When you are struggling financially with little means to meet your obligations, the consequences can be terrifying. Your credit score can take a hit and you may be at risk of losing possessions such as your home and vehicle.
At times like this, it may be easy to make the decision to file for bankruptcy which means that your debtors will not be able to collect any more money from you, but you may be required to liquidate some assets. Before settling on bankruptcy as a solution, below are factors to consider regarding whether this process is right for you.
1. Nature of debts
When you file for bankruptcy, you will not be required to pay unsecured debts such as credit cards, loans, lines of credit, unpaid bills, and tax debts. However, it does not address secured loans such as ones for vehicles and houses.
Before making the decision to file for bankruptcy, take an inventory of the type of debts that you currently owe. This will give you a great indication of whether it will benefit you. For instance, if you have a lot of unsecured as well as secured debt, filing for bankruptcy will eliminate the debt on the unsecured accounts, allowing you increase your cash flow to be able to afford your car and home.
2. Credit score
Before filing for bankruptcy, you need to be mindful of the fact that it does go on your credit history. While this is enough to make most people apprehensive about following through with the process, it may not be as scary as it seems in your case.
A bankruptcy typically stays on your credit history for about 10 years. While this will make it extremely difficult for you to obtain financial assistance at a favourable interest rate, sustaining good credit after filing does not deter debtors as much because the older a bankruptcy is, the easier it is to mitigate. If you have historically had credit problems, the truth is bankruptcy may not make that much of a difference and you could start to repair your credit score in as little as one year after filing.
Bankruptcy is typically a last resort option. A decision to file is usually made when the finances of an individual or business can no longer be managed in a way that allows for obligations to be fulfilled. Because the seriousness of the process, all alternatives should be explored first.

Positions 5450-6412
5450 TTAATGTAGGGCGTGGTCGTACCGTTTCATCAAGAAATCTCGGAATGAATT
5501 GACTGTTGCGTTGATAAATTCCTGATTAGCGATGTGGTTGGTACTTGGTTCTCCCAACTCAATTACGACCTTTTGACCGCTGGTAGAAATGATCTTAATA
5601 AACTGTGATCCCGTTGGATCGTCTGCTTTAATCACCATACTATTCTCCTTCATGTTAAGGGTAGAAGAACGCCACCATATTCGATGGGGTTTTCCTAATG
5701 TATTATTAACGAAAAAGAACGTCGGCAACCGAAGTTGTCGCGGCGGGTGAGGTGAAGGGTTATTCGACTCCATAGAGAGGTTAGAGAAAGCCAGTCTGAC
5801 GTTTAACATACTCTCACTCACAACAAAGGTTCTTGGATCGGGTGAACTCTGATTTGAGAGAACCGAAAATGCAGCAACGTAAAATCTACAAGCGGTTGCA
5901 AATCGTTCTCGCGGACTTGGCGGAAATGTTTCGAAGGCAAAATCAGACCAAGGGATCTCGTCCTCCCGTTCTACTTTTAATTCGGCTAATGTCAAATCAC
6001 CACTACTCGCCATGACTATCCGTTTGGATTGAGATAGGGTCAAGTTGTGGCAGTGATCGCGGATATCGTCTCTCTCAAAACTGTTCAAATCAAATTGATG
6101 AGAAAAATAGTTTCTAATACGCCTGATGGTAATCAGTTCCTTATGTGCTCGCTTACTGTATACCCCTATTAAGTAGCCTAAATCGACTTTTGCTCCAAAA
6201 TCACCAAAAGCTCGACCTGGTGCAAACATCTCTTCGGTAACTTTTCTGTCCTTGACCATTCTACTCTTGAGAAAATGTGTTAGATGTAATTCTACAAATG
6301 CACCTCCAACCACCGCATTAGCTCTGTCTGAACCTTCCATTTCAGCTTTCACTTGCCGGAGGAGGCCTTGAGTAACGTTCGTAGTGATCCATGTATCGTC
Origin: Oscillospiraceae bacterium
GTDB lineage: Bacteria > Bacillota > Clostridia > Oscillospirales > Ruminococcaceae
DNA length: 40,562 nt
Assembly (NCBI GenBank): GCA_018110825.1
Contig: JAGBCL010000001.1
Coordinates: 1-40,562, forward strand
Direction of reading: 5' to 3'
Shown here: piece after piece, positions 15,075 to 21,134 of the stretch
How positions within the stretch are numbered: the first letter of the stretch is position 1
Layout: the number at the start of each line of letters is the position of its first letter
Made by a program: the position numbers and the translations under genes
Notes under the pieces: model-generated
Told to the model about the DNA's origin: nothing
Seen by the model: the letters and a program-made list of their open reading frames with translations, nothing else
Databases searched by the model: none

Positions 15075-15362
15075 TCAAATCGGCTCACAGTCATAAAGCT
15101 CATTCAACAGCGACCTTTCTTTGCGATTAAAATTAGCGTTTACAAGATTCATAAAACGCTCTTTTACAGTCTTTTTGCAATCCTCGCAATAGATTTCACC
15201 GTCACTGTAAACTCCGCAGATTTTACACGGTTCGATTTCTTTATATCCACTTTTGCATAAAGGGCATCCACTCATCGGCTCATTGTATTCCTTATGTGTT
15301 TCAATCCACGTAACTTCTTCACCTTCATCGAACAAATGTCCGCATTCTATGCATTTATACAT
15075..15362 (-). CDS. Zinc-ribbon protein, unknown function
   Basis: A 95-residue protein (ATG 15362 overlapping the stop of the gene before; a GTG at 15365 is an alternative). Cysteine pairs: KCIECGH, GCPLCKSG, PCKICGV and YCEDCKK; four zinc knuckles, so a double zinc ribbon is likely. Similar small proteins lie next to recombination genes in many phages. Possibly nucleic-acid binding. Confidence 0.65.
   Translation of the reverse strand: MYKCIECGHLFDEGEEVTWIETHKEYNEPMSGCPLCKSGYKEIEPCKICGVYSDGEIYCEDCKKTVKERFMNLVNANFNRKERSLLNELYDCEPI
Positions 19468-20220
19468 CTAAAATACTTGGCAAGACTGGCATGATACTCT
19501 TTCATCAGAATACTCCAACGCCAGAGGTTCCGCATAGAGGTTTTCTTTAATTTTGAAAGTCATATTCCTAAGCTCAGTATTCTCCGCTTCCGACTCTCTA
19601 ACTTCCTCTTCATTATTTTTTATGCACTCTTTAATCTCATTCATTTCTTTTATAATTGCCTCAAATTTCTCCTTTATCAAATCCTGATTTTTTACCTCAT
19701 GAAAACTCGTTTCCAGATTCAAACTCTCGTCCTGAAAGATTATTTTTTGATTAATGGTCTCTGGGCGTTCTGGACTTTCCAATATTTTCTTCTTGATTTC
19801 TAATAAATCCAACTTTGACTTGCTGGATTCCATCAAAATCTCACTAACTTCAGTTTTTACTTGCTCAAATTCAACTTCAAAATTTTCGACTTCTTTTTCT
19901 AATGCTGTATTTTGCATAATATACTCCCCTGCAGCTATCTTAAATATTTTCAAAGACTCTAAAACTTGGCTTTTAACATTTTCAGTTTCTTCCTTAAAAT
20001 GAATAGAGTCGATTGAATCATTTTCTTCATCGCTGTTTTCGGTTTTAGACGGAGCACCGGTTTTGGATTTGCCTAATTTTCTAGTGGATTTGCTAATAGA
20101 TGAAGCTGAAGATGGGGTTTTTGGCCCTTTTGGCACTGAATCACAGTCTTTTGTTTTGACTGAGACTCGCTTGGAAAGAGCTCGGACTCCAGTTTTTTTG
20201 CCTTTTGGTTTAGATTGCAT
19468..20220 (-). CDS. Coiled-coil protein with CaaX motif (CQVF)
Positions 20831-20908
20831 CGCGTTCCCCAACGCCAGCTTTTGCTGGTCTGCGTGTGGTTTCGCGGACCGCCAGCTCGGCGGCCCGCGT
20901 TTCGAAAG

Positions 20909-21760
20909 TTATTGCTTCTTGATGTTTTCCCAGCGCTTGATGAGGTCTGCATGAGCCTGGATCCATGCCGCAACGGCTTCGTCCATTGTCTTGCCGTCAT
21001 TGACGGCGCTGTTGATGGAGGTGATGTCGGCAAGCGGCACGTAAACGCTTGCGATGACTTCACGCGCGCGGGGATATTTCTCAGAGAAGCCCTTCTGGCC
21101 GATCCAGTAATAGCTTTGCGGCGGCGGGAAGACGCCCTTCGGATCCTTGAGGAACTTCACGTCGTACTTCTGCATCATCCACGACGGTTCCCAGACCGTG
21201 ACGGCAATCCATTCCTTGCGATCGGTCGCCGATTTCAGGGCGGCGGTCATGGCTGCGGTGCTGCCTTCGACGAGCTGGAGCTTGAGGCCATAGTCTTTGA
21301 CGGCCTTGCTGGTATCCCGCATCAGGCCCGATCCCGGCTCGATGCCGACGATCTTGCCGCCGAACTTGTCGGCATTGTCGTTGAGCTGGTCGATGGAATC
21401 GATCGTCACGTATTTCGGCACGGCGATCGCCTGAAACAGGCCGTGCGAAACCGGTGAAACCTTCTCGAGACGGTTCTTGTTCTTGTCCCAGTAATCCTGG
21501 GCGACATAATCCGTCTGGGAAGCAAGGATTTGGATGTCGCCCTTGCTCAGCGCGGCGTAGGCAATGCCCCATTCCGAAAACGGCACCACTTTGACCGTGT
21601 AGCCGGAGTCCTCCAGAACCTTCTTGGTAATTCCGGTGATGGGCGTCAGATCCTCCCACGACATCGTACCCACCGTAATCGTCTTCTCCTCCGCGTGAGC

One popular alternative to bankruptcy is consumer proposals. This consists of hiring a trustee to contact all of your debtors and propose to pay a portion of what you owe. When the proposal is agreed to by the debtor, you will pay the amount, the account is closed, and no recourse can be taken against you. Another option, usually considered if a person is still financially stable but bankruptcy is inevitable, is credit counselling. This consists of attending appointments with a counsellor and learning how to better manage finances as well as compose a plan to pay back all debts outstanding.
4. Types of bankruptcy
It may have been an easy decision for you to file for bankruptcy, but you need to know which type to file under. Failing to do so will only mean more financial issues for you.
Personal bankruptcy consists of two types. Chapter 7 bankruptcy is more appropriate for those with insurmountable debt and no way to pay it back. In this type, you are able to walk away from all debts. Chapter 13 bankruptcy consists of composing a plan to repay all or part of the debts typically within 5 years. Being mindful of the bankruptcy types is extremely important because for instance if you file under chapter 13 but have no way at all to repay the debt, you will only experience more difficulties down the road.